BroadbandWe also forgive Neil for being light on the facts.  It’s not “people” that think America lags behind the rest of the world in Internet access… it’s research that proves it.  Stevens must already be convinced of this, as he debates his own argument, adopting the industry position that tries to explain it all away by comparing population densities between the United States and the Asian nations beating our pants off.  Yes, it is easier to run fiber optics in condominium and apartment-dense areas like Hong Kong.  But the Republic of Korea and Japan have significant non-urban areas as well.

That also doesn’t explain away why Finland, Sweden, and France dramatically outpace us as well.

What all of these countries have in common is a nationally-coordinated public policy that advocates and promotes broadband deployment.  The United States left it up to private providers, who promptly set up a cozy duopoly in most communities and works overtime to keep competition out of their markets.  In many states, they’ve even engineered legislation to ban public broadband initiatives to provide the service they won’t.  The result is an America filled with Internet access “have’s” and “have-not’s” usually defined by income, provider, or location.  This isn’t an issue if you’re lucky enough to have access to FiOS, but is a major problem if your only broadband option is satellite fraudband.

The “open access” provision Stevens is alarmed about is nothing new.

Telephone companies have provided line access to third party DSL providers for at least a decade, and Time Warner Cable allows Earthlink to sell its service over their cable lines as part of an agreement originally dating back to the AOL-Time Warner merger.  You’re excused if you never knew about either arrangement because most consumers don’t.  The fact is, most providers don’t advertise their competition, and when they do, it’s usually because they offer a less worthwhile pricing and speed plan… or in the case of wireless data, a lousy 3G coverage map.

An even better idea for open access is to construct a modern fiber-based network to reach every American and lease it to any provider that wants to reach customers on it.

Providing access to those without broadband service doesn’t come from open access proposals.  Stevens doesn’t realize the second component is Universal Service Fund reform.  The USF, a small fee on phone bills to help underwrite the costs of providing phone service in rural America, has evolved into an often-abused slush fund.  Reforming it to redirect resources into constructing real broadband networks for rural America that can do more than just provide phone lines would help solve the access problem Stevens brings up.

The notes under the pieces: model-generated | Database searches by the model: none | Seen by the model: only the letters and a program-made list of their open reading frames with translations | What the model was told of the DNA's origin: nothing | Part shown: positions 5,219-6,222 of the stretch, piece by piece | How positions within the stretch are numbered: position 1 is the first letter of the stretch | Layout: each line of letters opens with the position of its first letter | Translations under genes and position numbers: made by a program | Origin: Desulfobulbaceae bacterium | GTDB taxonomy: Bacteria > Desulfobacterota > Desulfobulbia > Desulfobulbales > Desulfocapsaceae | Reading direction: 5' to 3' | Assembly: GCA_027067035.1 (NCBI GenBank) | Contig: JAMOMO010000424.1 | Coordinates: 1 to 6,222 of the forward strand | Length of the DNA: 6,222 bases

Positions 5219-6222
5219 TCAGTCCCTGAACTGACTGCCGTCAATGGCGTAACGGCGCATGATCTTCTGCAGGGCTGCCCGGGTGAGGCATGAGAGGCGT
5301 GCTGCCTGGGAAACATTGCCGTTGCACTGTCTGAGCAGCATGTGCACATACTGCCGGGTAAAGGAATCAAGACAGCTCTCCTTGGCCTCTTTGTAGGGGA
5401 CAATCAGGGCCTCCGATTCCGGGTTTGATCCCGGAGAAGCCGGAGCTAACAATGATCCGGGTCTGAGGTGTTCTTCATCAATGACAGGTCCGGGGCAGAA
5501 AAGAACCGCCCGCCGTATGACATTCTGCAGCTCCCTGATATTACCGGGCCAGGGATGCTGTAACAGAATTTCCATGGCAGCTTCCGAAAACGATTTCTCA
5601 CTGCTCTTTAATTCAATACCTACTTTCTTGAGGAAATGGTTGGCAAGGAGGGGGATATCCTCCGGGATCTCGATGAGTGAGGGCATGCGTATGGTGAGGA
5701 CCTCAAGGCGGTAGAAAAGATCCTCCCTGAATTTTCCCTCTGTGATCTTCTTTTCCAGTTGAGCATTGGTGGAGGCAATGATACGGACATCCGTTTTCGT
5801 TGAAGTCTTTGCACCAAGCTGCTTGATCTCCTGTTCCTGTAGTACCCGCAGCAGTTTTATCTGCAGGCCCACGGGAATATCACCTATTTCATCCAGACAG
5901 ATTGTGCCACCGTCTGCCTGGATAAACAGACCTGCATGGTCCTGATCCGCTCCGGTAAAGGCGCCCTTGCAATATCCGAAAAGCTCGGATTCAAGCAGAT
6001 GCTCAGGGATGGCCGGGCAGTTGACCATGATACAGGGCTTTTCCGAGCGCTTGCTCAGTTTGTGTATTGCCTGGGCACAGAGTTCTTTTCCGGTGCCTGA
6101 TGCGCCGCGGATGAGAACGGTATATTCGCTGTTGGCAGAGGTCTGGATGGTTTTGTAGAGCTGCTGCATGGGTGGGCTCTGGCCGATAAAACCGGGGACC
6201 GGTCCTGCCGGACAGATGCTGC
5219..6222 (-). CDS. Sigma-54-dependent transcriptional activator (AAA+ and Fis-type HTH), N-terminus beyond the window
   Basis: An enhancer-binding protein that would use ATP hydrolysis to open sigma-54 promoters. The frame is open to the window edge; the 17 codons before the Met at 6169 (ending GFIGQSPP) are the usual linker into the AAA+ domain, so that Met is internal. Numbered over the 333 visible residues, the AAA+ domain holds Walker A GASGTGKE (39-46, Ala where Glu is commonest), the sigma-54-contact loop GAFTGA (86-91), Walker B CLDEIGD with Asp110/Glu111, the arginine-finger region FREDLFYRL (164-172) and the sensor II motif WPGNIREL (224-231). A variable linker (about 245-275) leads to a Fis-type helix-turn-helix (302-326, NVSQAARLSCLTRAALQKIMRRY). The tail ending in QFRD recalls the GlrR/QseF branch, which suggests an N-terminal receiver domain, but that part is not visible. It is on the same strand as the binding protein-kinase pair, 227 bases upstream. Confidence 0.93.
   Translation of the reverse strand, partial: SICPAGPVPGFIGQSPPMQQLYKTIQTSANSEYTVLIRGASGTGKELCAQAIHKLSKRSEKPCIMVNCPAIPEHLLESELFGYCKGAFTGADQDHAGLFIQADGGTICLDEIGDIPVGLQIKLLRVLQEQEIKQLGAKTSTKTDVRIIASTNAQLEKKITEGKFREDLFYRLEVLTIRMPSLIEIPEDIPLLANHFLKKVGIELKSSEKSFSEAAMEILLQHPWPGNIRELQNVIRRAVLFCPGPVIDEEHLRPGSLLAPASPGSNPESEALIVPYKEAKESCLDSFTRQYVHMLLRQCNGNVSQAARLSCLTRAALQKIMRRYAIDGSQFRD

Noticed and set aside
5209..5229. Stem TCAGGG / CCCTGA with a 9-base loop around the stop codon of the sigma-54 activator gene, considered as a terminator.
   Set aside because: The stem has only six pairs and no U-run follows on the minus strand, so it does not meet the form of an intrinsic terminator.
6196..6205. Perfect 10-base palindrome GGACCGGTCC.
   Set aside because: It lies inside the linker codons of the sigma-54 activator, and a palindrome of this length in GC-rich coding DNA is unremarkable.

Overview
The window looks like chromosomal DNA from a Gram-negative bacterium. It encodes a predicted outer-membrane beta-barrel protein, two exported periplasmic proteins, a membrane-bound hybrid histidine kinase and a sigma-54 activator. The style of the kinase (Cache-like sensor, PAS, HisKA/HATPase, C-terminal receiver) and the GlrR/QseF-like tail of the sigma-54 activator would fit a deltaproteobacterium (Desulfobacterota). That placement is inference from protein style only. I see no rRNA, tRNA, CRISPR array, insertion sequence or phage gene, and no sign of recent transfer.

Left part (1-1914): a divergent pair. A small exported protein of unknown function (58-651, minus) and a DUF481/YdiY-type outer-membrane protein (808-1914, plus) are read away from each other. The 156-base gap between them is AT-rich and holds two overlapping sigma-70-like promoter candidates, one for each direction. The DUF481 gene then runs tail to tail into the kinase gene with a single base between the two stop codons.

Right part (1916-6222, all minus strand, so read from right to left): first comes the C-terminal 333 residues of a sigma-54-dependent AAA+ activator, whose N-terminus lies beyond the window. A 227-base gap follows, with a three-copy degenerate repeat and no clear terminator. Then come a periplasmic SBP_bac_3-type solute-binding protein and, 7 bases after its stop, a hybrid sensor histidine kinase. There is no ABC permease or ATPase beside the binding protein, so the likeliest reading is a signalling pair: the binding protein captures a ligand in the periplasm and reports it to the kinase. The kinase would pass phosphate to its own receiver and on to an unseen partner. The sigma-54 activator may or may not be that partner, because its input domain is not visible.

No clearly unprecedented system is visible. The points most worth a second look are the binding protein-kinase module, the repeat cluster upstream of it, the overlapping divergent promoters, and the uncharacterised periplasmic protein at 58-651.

Although the fan club at RedState might represent the “everyone” Stevens claims can see the ‘truth’ about Net Neutrality, they’re not living in an “open access” community themselves.  Just disagree with them and your access magically disappears.

I could write pages and pages about how the American recording industry killed itself through corporate greed, merger-mania, and treating their customer-base like criminals, but Steve Knopper did a much better job in his book Appetite for Self-Destruction, and you can listen to him interviewed at length about the subject courtesy of National Public Radio’s Fresh Air program.

Let me digress for a paragraph.  Independent recording artists who’ve dealt with record labels tell a very different story than the Songwriter’s Guild — their bigger problem is getting paid fairly by the record companies themselves.  Considering the recording industry has been complaining about people stealing their stuff since the days of cassette tape, arguing Net Neutrality represents ‘a pirate’s dream come true’ only exposes the true agenda of some to throttle certain broadband services not to “unclog networks” but to act as a de facto copyright control measure.  That reminds me.  I haven’t thanked Sony enough for foisting the infamous Sony BMG CD copy protection rootkit on us back in 2005.  I’m sure plenty of virus and malware authors who followed their lead probably have.

RedState struck again on Wednesday with another under-informed piece by Neil blasting away at Net Neutrality proponent Google, which is a favorite target of those who oppose Net Neutrality.